Things changed about my work with aging.
I have a better sense in telling stories.
I was never better than in my later years
Susan Wood Richardson, photographer, founding member of the Women’s Forum and author of the book “Women”, a collection of portraits of the most influential icons of the 20th century
From the moment Susan Wood Richardson picks up the phone, you understand what makes her the celebrated photographer she is. Her ability to leave a space in order to capture life is a quality that transpires even through her voice. It’s quite puzzling. Although she is the protagonist of the interview, Susan is at the same time a sort of observer and her curiosity is like a magnet for things to happen.
So, while I have to refrain myself from begging her, “Please, tell me more!” when she talks about when and how a certain picture was taken, she surprises me with her wholeheartedly expressed interest: “What do you think about this?”, she asks. Whatever my answer, Susan picks it up as you would do with a multicolor rock or a flower you’ve never seen before: zero judgement and total enjoyment.
I’m sure that her open-mindedness and curiosity helped her to succeeded in professional photography when female artists could be counted on the fingers of one hand. But these qualities also played a role in the way she crystallized the essence of many female ceiling-breakers and icons she photographed – from Susan Sontag to Gloria Steinem, from Yoko Ono to Barbara Chase-Riboud. It has therefore been a real gift to listen to her recalling and learn how she frames the time we’re living in.
You photographed some of the women who shaped the last century. Your images stand out for their ability to tell a story. What is their secret?
I recognized something about the women I photographed. I recognized something true, genuine, inspiring, authentic, and caught it. Whereas I’m not quite sure about the photographer’s instinct, the fact that I saw a lot of art has helped. I see things that remind me of that art; I try to refer to art.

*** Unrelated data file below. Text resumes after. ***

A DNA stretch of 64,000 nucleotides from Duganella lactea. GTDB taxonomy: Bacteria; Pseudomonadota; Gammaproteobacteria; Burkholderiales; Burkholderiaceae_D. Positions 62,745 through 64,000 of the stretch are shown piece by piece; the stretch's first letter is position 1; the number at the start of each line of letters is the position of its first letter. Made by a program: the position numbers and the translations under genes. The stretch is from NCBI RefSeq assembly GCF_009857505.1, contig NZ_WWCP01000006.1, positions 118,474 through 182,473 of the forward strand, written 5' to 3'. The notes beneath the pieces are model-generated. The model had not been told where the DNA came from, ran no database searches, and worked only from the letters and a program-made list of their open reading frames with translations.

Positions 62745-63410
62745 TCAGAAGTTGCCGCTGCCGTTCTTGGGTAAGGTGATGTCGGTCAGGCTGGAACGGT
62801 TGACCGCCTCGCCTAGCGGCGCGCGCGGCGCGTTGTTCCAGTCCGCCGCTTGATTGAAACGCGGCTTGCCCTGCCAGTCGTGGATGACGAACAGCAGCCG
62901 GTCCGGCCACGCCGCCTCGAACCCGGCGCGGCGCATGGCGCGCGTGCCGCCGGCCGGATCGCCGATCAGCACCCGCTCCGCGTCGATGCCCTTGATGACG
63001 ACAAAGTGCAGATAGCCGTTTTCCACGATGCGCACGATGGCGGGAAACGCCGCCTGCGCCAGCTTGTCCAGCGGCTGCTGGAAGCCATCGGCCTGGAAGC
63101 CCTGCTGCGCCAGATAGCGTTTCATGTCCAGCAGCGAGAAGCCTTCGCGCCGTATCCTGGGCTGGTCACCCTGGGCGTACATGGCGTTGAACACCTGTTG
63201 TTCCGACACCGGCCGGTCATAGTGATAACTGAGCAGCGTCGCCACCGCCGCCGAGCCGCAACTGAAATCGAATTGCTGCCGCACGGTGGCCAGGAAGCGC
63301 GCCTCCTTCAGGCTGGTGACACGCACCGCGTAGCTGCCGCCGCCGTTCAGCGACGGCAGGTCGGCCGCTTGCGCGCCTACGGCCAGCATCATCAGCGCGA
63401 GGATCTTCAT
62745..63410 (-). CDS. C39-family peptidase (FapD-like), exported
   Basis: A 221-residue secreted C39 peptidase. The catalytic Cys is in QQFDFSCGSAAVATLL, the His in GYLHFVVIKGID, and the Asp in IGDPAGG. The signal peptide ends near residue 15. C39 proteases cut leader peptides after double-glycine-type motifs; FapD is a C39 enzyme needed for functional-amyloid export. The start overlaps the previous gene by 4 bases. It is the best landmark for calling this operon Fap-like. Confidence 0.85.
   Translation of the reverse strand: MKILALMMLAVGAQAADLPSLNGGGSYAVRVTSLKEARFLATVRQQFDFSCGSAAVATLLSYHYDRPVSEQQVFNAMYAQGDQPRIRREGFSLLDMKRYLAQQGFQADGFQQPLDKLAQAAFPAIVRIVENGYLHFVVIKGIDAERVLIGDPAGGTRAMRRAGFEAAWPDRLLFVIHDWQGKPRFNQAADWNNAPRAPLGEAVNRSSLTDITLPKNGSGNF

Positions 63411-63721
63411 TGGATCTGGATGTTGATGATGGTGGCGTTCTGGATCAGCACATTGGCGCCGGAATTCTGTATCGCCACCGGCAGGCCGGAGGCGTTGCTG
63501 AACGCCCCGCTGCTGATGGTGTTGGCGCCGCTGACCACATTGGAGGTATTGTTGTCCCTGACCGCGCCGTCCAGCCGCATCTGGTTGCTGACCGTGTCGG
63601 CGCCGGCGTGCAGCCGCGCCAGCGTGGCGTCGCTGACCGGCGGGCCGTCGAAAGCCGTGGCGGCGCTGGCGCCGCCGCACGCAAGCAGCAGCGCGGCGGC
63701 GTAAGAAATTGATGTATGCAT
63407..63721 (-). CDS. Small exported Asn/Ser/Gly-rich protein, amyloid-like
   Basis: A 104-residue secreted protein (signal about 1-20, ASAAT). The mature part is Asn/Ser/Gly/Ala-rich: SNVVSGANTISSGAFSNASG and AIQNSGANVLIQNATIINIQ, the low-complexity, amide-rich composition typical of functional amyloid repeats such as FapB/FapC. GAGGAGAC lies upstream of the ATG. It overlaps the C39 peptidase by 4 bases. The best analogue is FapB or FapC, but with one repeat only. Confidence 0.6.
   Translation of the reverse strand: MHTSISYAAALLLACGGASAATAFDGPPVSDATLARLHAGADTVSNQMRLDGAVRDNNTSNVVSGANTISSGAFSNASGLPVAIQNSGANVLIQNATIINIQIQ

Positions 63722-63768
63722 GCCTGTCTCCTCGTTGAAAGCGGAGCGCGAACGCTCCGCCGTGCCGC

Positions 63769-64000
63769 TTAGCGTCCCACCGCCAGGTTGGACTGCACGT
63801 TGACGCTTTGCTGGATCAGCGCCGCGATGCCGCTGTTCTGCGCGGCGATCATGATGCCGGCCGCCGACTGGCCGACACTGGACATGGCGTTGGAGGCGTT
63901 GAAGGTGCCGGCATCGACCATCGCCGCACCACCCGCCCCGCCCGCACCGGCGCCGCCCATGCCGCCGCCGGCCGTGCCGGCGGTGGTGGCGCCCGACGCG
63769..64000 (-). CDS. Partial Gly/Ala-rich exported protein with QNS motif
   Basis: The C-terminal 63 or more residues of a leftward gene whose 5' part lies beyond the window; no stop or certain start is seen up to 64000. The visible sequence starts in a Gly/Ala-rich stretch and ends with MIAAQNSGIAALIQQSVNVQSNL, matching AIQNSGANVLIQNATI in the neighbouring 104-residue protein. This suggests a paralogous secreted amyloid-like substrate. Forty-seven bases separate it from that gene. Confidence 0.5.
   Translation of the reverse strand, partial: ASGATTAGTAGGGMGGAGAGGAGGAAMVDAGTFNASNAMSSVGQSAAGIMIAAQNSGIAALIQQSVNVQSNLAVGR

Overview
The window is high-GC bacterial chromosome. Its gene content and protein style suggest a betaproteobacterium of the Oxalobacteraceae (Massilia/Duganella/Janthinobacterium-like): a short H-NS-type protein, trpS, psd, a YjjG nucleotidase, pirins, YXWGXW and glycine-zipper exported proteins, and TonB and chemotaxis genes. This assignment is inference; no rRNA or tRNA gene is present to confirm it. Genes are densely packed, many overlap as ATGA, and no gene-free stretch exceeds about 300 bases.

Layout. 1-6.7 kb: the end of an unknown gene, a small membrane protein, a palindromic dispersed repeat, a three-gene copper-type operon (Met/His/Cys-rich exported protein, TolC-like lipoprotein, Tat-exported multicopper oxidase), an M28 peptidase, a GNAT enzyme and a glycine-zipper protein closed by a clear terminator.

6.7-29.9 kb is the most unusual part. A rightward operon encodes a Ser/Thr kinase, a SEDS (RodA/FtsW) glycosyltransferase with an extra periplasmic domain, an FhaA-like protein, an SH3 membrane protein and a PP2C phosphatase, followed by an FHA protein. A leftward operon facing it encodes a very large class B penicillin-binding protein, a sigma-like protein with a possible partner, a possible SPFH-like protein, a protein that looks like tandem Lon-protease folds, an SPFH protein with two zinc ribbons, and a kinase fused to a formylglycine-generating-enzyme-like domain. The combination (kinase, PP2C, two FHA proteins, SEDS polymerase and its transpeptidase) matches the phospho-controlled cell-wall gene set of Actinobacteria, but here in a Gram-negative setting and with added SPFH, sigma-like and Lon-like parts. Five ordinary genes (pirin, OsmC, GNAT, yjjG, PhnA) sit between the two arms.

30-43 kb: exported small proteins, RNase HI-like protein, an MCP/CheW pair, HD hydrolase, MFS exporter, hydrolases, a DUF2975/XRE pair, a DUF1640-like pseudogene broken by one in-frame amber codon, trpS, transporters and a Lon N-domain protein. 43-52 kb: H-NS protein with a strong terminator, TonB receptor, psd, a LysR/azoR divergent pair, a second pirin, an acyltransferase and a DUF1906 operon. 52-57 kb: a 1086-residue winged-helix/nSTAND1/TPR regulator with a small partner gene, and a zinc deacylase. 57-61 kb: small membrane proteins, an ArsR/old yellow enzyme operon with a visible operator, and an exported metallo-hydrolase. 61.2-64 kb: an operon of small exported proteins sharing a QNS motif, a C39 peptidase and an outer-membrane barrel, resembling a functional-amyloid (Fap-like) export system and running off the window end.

In your interview with The Guardian, talking about your book Women, you said that they had something in common: “Intelligence, energy, and an understanding of things that weren't quite said.” Did you notice that, even when their beauty began to fade, these attributes kept shining on?
Beauty is beauty, it is lovely to see, but not everyone is photogenic. There are visual moments, there are angles, there’s a quality that shines and you need to capture it before it’s gone. But yes, these women definitely kept shining.
You are a founding member of the Women's Forum. Do you feel the media representation of women has changed or is it still focused mainly on beauty?
It has changed, because there are more women in powerful positions. I generally see headshots, but there should be more in-depth stories. There are a lot of women in higher positions and I don’t know why we don’t have a more comprehensive representation of their lives.
Women’s fashion magazines are not doing enough with women in business. They keep playing the same chord of the entertainment and beauty. There are women in music, in the arts and science. Maybe, it’s just that significant women don’t invite journalists to spend time with them.
Was it different when you were working?
I tried to photograph people in a meaningful way. I spent time with them. Very few of the pictures you see were taken in a two-hour window. We stayed together for many days. This is important to get passed the camera face. I helped them to choose something from their wardrobe, we talked of many things, and at the end the photographs were attractive in a natural way. Although the eyes tell so much, some results were unexpected and the best picture could be a profile. It takes time, but intelligence, intensity, kindness, determination, the true essence, and the true expression come through.
Do you have the feeling to becoming invisible with age?